Over the last week (in something approaching a fit of remorse at buying yet more books which I have long since run out of room for), I have embarked on an exceedingly rare and, to be honest, half-arsed clear-out of my very small and now rather overcrowded study. Fortuitously for anyone reading this – who would otherwise now be being treated to a study of the politics of James Bond in 2021 – in amongst the mounds of political novels which have been read once and then discarded and mundane memoirs, I came across an interesting, if modest-looking, 35-year-old publication from what was then the English Tourist Board (ETB).
Established in 1969 by the Wilson Government's Development of Tourism Act, the ETB was the predecessor to today's Visit England and was tasked with advising the government on tourism south of the border, providing 'a welcome for people visiting England' and encouraging the English to holiday at home.
This volume, Let's Go 1985/86
, was the thirteenth in a series of guidebooks, intended to catalogue the best hotels around the country, advise holidaymakers on the nearest attractions open during the Let's Go
season (from October to March) and record the location of each of the Tourist Board's Information Centres. Curated from questionnaires submitted by hotel proprietors who had paid a small fee and agreed to abide by the Tourist Board's seven-point Code of Conduct to have the guidebook's authors visit and then promote their establishments, Let's Go
also offered punters a discount on their accommodation when booking a 'Let's Go
In addition to featuring six categories of hotels across 12 regions – one class, which must have been truly dismal, guaranteed guests that linen would be changed 'at least weekly' and always for every new guest – Let's Go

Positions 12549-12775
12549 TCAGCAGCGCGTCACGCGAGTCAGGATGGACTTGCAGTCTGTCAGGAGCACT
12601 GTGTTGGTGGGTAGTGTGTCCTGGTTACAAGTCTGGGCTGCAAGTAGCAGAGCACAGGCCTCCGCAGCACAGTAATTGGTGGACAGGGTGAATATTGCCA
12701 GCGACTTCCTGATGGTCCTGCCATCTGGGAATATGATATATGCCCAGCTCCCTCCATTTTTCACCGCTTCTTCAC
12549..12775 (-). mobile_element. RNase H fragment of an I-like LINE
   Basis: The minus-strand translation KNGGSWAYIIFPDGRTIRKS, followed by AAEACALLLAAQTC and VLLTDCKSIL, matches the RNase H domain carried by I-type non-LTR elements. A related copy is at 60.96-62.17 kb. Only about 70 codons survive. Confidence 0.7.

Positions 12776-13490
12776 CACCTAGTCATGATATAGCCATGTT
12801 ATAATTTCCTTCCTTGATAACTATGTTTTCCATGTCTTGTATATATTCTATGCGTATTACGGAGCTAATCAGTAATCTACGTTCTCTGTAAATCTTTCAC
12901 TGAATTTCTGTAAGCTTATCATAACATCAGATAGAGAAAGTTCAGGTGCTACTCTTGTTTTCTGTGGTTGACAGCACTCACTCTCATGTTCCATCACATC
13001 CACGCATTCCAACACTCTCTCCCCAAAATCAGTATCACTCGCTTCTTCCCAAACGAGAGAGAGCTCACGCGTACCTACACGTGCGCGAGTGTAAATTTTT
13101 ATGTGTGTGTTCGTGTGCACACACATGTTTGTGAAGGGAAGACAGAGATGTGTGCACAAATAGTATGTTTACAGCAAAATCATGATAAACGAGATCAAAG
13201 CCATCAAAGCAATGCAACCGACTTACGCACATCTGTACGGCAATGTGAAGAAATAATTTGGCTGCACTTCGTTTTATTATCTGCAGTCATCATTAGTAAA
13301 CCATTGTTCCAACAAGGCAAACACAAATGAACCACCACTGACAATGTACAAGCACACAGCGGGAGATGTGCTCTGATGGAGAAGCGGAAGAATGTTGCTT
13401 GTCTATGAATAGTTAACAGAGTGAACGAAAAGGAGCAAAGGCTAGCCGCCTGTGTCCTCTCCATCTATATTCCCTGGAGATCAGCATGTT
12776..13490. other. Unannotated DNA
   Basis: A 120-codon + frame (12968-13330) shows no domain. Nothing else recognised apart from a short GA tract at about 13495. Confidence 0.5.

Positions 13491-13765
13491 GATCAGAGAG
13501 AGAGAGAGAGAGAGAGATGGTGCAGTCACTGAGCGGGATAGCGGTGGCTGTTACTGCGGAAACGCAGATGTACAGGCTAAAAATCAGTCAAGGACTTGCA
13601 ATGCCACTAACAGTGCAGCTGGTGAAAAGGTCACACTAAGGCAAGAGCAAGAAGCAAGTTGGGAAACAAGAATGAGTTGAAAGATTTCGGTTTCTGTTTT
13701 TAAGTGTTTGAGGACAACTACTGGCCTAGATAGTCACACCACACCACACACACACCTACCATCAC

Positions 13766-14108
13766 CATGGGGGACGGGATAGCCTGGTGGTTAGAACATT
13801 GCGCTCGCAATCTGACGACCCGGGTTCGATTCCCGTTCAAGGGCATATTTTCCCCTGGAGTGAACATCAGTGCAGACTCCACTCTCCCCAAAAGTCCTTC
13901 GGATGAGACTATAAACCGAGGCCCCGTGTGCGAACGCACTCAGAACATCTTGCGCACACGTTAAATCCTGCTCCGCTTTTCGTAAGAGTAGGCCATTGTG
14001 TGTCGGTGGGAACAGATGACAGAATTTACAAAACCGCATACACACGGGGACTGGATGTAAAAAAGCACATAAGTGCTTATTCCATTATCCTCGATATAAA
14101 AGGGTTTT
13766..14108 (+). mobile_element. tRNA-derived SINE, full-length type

also carried adverts for Calotels ('the Best of Bargain Breaks!'), Best Western, Golden Rail's 'Short Break Holidays' and National Express's 'Bargain Breakaways'. A particular favourite of mine is for 'Highlife Breaks' and features a rosy-faced moustachioed sheep farmer promoting more than 60 hotels with rooms from as little as £15 per night and a Beefeater – who bears more than a passing resemblance to Henry VIII – encouraging sightseers to book a 'London Town Weekend' from just over £20 per night.
It should be said that this ETB guidebook focuses on autumn, winter and spring holidays – reflecting increased demand for short breaks by emphasising that whilst 'summer has long been recognised as the time to take a holiday… new traditions are being born' – stressing that holidaymakers could secure better value and see England's 'beauty much enhanced by peace and quiet'.
The publication of Let's Go 1985/86
also coincided with the second year of the 'England Entertains' promotional campaign which championed the country's music, dance and theatre ensembles who would be performing in pubs, hotels and village halls up and down the country. Urging holidaymakers to 'see it live', the England Entertains campaign reportedly catered for everything from 'Pookiesnackenburger to Purcell, brass bands to ballet, Shakespeare to Stoppard, and clog dancing to carnivals'.